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Leadership Thought #439 – It’s Okay To Disagree

July 7, 2013

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Being able to disagree well is part of becoming a well-functioning adult.

At what point did it stop becoming okay to have a different opinion in our country?  I just finished reading the newspaper and yet again, having a different point of view, quickly degraded into personal attacks by both parties.  We have become the hyper-sensitive generation who can’t seem to tolerate a perspective that is different from our own.  A democratic culture is supposed to foster an environment of healthy debate which hopefully leads to the best possible outcomes for most people.  It is through exchanging wide-ranging ideas, striving to uncover the facts and challenging status quo thinking that we move forward as a nation. Debate is a good thing!  And guess what, no one party or individual has the market cornered on good ideas.  Your side won’t always win the argument or election and that is how it should be.  And, if you always tow the party line you are an ideologue not a free thinker.

I’ve always felt that the person who quickly moves towards personal attacks either knows they have the weaker argument or doesn’t really understand the issue(s) to begin with.  It’s also well-known in mental health circles that fear lurks behind every disproportionate emotional reaction.   Fear of what you may ask – this is always a good question and worth probing.  Moreover, fear often manifests itself as anger.  It also makes someone easier to manipulate. Sadly, many of us tend to be attracted to stronger personalities who offer simple untested answers to complex problems.  Charisma does not mean intelligence nor is it an accurate reflection of character.  The ensuing herd mentality that follows can be a scary thing to watch.   You’re either with me or against is a very slippery slope that in its worst form triggers verbally abusive and/or physically violent reactions.   It’s far too easy to find a scapegoat as to why your own life or society isn’t working exactly as you’d like it to be rather than look in the mirror.  We all have underlying motivations…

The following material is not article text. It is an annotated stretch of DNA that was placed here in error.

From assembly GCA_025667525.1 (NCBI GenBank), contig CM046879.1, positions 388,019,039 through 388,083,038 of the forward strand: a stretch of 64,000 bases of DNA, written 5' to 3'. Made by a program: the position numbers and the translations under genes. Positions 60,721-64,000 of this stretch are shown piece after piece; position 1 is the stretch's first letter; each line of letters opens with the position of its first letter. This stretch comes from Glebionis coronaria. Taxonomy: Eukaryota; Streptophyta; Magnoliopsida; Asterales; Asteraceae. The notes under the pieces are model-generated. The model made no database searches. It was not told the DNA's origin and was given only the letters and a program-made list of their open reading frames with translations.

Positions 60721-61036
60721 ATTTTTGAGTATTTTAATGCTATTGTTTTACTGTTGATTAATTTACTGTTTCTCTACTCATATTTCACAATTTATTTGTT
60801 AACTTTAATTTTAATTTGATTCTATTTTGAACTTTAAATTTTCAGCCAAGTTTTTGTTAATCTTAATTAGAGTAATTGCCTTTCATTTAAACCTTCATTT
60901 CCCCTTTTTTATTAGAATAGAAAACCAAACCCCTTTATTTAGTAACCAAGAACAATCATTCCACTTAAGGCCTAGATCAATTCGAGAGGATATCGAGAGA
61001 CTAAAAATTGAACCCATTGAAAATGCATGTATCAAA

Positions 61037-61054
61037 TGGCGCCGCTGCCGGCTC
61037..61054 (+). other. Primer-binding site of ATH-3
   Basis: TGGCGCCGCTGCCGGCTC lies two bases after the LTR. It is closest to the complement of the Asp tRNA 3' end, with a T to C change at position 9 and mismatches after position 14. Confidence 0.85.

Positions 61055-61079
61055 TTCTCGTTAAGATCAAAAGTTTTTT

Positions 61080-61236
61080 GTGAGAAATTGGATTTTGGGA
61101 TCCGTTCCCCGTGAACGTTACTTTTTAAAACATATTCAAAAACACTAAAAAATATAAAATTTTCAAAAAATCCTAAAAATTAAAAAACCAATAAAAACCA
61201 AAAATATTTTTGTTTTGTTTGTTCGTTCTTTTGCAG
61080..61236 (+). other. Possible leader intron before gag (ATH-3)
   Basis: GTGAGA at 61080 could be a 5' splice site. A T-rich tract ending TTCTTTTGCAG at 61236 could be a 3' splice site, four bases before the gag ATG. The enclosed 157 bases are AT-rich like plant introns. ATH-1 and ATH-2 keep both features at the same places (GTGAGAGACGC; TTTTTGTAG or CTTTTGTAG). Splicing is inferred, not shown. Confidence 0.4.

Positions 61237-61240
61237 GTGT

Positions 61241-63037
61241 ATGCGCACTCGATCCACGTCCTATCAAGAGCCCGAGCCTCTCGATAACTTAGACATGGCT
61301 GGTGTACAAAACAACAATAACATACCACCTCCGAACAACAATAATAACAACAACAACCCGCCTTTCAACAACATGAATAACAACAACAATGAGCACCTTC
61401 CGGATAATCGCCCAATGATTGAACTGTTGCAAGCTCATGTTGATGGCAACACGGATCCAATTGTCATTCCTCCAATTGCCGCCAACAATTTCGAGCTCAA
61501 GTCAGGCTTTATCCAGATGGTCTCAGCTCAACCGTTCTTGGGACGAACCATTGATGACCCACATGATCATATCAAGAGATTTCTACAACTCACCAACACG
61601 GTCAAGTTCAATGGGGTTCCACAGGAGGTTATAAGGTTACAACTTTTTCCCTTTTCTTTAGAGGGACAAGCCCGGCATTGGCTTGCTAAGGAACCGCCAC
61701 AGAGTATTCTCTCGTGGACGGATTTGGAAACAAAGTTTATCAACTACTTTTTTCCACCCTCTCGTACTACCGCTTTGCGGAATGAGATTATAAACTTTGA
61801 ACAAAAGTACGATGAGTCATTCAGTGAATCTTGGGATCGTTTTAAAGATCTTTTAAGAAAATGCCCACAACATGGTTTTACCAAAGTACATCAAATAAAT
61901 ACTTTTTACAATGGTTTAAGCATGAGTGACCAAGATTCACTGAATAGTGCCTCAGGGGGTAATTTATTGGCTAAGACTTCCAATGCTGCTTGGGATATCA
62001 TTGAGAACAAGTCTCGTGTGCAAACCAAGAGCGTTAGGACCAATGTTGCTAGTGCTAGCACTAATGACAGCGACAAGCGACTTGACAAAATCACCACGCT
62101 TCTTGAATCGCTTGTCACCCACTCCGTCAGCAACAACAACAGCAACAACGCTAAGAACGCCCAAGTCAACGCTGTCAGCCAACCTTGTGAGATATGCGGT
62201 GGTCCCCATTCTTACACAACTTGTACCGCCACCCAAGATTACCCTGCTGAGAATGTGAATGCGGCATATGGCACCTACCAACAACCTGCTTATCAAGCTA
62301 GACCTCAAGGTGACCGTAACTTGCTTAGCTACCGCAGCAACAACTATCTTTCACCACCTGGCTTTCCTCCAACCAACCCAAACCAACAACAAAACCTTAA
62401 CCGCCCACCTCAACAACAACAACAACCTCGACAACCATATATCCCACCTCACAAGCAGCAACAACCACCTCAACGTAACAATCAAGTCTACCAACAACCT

We need to stop rewarding dysfunctional childlike behaviors by our public officials, business leaders and media personalities.  Why elect or reward someone who is a close-minded bully?  If your ideas can’t stand the glare and scrutiny of the public spotlight, then that is your problem not mine.  Yelling at someone or talking over them just means you have bad manners, not much else.  If you are unwilling to listen to what someone else has to say, then by definition you aren’t communicating.  Your opponent is not the enemy, they are just someone with a different view of things.  Take the time to understand why they feel this way, what evidence they are using to back up their claims, offer your own perspective and then strive to find some level of common ground or agree to disagreeNever fall in love with your own opinions.  You don’t have to win every argument, but you are supposed to grow and evolve in your thinking as a human being.

Not only is it okay to disagree but it should be encouraged. Our democracy is partially founded upon this basic principle.  Our Founding Fathers understood that critical thinking is a societal imperative.  However, how one disagrees is a completely different story.  Winning isn’t everything.  How and why, you win matters.  Strive to elevate the level of discourse in your personal and professional dealings rather than lower it.  Hold others accountable for aberrant or unproductive behavior rather than cheer them on as it suits your personal interest.  Never forget that who you follow is a direct reflection of who you are.  If a topic is important to you, then take the time to study it rather than jumping to quick conclusions.  Open your mind to what others have to say whether you initially agree with them.  You may learn something in the process, and we will all be better off as a result.